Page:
My roommate told me that she thought this conference was unusually friendly and supportive to the participants. Her experience with larger conferences like the Modern Language Association (MLA) was that conference goers were more competitive, more likely to attack presenters, and presenters were often presenting to nearly empty halls. When I started speaking, six people were sitting in the audience and little by little more people filtered in. That apparently was a respectable showing according to some conference goers I spoke with.

My friend Judith McCombs who was recently a keynote speaker at a conference in Belgium said I should proactively contact people before I left for the conference to introduce myself. So I wrote a letter to Lynn Emanuel who wrote the well-known poem called “Inside Gertrude Stein.” My long-time Pittsburgh friend Michael Wurster who is a mover and shaker in that literary community said Lynn would be a good person to make aware of my presentation and she was speaking on the plenary panel that followed mine. Long story short, we had an engaged conversation after her session but that was the only contact I had with her. Life is full and so it goes. I also contacted the only other presenter not on my panel who had a mention of Stein in the title of her talk. We had immediate interaction by email and she said she would try to get to my panel, but she had already promised a friend to show up at her panel and as it turns out, the friend’s talk was in a different building on the Duquesne campus, making it impossible to slip into both sessions.

The third thing I did was create a newsletter to introduce myself. I handed The Skinny from the Steiny Road to participants at the reception. The newsletter contains short paragraphs on my participation in Lifting Belly High; my sojourn with NPR radio interview at Toad Hall, a new arts retreat in New Hampshire; and my mini book tour, which includes an upcoming program with arias from my Stein opera in New York City. It also listed my calendar of events and how to obtain copies of my books.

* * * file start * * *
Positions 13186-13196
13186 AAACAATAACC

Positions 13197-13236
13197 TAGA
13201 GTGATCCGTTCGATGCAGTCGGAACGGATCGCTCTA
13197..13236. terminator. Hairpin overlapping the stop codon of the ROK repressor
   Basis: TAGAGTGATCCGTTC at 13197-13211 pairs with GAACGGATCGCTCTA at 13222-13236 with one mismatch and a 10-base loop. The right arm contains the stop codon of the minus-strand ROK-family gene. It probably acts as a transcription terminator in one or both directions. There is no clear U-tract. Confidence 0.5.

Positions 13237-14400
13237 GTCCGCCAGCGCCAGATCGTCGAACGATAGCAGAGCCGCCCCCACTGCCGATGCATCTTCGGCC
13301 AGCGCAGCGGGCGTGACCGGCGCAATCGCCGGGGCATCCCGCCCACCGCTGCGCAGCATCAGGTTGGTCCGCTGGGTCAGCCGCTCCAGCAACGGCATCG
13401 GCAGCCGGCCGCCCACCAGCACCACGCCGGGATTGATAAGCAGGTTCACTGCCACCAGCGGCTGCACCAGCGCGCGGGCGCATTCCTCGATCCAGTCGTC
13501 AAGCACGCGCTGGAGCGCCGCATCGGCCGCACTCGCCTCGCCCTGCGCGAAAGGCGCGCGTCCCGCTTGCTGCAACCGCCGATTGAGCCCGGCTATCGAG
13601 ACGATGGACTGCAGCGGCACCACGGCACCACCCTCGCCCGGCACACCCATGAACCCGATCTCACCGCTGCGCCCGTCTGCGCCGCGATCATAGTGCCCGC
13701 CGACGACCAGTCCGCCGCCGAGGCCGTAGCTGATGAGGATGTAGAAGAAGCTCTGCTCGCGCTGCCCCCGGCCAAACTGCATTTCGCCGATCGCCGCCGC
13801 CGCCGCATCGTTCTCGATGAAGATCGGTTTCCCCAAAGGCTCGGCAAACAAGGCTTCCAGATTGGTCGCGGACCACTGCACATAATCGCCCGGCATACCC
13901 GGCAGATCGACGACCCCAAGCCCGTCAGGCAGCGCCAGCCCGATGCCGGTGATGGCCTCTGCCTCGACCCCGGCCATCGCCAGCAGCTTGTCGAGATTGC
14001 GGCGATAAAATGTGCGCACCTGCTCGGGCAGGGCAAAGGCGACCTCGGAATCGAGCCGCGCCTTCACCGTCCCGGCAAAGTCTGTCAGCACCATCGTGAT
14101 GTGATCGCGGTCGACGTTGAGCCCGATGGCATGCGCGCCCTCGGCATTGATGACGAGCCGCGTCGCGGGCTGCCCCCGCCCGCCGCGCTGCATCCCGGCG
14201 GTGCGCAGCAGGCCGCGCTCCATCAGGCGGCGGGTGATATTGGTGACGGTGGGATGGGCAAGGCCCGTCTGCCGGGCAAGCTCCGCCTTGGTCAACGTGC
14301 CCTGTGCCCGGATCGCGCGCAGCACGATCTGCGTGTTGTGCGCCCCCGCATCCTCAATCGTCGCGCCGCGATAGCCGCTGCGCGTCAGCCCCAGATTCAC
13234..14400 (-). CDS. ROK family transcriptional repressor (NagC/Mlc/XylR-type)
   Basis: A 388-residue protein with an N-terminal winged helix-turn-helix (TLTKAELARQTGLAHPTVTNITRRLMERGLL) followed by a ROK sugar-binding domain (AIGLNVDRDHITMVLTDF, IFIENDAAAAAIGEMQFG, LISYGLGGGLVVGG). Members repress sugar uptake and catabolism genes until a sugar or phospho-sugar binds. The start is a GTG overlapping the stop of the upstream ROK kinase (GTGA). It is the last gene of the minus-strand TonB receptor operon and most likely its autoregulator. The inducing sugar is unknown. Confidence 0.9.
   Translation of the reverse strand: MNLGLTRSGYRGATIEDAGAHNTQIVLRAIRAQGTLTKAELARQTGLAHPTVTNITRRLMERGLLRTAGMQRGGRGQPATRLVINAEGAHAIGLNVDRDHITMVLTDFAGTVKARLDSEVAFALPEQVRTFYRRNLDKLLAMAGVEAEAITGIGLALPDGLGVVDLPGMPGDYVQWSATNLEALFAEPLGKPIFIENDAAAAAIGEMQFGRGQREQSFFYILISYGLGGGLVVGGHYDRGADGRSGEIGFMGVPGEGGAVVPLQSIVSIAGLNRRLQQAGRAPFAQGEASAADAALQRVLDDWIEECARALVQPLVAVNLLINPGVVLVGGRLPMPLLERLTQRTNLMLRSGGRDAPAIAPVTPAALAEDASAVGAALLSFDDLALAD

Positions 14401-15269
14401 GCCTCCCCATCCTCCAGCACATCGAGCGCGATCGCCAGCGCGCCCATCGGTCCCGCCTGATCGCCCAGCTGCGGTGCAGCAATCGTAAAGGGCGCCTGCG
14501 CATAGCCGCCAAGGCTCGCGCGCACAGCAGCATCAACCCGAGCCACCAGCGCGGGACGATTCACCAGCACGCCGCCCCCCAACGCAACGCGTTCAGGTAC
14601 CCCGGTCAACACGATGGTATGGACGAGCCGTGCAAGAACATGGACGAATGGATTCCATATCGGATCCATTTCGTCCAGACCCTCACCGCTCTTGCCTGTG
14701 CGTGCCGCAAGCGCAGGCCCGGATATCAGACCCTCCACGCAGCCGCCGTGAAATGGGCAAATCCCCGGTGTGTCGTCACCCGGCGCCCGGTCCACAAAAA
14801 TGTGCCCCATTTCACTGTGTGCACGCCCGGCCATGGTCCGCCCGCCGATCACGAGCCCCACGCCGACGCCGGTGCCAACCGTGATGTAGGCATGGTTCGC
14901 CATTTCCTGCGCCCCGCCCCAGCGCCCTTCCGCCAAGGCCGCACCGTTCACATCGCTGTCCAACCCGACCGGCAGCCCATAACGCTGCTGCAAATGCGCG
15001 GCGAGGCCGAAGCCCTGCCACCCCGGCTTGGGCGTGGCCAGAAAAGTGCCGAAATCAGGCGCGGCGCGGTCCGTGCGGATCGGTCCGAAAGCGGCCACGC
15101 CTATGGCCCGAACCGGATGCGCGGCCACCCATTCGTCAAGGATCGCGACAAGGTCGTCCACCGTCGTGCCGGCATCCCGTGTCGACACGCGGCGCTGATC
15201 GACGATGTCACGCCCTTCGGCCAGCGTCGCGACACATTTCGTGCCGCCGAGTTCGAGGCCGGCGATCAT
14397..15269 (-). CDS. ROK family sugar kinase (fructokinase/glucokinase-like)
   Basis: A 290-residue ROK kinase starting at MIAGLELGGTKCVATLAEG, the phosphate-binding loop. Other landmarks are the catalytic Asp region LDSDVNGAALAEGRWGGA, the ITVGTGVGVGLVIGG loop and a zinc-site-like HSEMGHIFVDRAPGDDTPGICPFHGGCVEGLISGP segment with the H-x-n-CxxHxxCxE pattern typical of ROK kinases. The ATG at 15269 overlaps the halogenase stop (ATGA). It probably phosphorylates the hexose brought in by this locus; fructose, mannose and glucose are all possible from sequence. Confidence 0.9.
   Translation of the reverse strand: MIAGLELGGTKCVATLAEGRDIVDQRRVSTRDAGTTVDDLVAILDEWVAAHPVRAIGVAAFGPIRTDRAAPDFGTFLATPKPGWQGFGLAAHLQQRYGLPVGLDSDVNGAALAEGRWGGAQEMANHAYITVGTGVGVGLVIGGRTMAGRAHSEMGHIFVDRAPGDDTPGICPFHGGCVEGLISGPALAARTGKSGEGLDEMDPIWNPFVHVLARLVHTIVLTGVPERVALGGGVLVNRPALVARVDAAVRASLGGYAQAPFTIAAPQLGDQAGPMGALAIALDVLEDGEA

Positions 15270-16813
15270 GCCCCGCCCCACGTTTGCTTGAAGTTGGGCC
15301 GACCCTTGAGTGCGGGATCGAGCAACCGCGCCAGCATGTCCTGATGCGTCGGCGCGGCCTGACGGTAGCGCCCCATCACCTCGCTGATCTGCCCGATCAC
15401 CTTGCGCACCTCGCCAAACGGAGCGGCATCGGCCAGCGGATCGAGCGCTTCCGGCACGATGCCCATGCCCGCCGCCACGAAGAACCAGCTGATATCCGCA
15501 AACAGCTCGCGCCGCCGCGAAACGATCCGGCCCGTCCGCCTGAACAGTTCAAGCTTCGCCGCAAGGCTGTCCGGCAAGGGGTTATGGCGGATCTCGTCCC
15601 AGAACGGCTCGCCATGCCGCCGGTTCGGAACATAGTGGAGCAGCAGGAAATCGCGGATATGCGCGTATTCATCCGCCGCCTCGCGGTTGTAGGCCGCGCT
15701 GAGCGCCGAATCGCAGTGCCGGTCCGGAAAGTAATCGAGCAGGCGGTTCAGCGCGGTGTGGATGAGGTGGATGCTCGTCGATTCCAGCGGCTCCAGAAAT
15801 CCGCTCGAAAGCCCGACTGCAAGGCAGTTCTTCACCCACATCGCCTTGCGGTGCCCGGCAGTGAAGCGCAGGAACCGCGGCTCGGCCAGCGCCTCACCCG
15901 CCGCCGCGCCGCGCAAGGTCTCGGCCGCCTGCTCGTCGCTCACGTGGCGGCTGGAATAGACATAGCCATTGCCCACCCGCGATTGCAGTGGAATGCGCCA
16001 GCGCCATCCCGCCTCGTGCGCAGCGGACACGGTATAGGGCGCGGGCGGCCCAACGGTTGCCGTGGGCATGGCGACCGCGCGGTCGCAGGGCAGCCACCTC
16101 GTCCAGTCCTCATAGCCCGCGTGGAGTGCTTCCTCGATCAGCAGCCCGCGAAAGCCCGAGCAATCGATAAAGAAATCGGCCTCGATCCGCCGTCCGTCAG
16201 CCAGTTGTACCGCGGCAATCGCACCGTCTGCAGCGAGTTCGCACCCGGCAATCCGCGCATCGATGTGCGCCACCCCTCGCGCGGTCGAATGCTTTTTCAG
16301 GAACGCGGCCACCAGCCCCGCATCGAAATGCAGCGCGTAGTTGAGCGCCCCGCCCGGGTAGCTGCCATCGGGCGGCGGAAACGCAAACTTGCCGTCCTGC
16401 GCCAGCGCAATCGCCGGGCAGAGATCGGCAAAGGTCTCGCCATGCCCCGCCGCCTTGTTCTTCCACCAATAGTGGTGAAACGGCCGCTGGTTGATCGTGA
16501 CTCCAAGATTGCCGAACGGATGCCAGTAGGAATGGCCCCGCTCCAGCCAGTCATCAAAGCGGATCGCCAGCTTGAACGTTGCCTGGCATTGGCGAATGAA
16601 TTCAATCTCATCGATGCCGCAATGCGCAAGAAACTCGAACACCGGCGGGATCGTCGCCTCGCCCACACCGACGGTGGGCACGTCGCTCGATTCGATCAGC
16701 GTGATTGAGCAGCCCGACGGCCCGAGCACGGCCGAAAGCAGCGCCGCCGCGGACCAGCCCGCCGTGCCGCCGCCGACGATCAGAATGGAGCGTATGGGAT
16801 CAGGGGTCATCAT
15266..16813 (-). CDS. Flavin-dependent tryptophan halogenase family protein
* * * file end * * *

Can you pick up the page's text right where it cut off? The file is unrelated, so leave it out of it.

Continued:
What did I get from going to this conference?

• With a neglected work, I broke new ground in the study of Gertrude Stein and increased my personal knowledge about this important Modernist.

• I learned new skills in giving a public talk which made preparation for a lecture I gave two days later at Catholic University from my book The Steiny Road to Operadom a piece of cake.

• I learned how to negotiate an academic conference.

• I got an opportunity to meet and speak with Guenko Guechev, the head of opera programs at Duquesne University about my opera Gertrude Stein Invents a Jump Early On.

• I reconnected with the Pittsburgh literary community.

Would I do this again? Maybe. It’s hard to say and would clearly depend on what additional feedback I get on this paper as well as whether I had another topic in the future that I felt equally as passionate about. People who usually go to these conferences are required by their universities to write, present, and publish papers. While I enjoyed the community and events that gathered around topics that I found immensely interesting, my preparation was all consuming just as if I were writing a dissertation for a university degree. How much room does that leave for poetry?